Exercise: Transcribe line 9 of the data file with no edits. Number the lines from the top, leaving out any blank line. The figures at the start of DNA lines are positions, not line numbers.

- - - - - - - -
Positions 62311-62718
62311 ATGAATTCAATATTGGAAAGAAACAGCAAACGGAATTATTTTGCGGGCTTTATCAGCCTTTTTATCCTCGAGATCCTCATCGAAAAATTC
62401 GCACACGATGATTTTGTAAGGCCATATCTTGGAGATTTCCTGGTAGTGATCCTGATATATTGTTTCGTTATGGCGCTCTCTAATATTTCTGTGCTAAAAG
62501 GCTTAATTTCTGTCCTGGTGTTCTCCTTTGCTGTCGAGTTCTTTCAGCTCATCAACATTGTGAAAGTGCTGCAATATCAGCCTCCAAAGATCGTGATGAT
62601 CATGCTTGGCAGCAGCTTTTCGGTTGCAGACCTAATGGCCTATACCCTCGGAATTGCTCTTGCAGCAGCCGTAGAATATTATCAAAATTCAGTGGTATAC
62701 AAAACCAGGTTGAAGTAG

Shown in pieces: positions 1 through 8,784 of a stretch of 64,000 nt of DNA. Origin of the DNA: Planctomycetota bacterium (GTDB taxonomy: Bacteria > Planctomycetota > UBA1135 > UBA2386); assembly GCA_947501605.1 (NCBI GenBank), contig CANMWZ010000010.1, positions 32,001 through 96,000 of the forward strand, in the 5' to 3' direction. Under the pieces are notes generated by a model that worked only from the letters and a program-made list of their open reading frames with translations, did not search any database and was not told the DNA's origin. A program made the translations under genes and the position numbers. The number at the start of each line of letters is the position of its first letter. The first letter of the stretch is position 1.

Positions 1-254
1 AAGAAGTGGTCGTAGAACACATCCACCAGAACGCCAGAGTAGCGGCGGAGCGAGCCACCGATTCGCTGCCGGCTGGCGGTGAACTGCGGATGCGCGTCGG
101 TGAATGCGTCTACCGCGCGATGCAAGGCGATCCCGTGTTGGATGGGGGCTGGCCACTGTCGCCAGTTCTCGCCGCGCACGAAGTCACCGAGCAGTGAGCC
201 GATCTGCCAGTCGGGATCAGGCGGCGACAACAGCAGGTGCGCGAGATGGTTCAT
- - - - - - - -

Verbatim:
1 AAGAAGTGGTCGTAGAACACATCCACCAGAACGCCAGAGTAGCGGCGGAGCGAGCCACCGATTCGCTGCCGGCTGGCGGTGAACTGCGGATGCGCGTCGG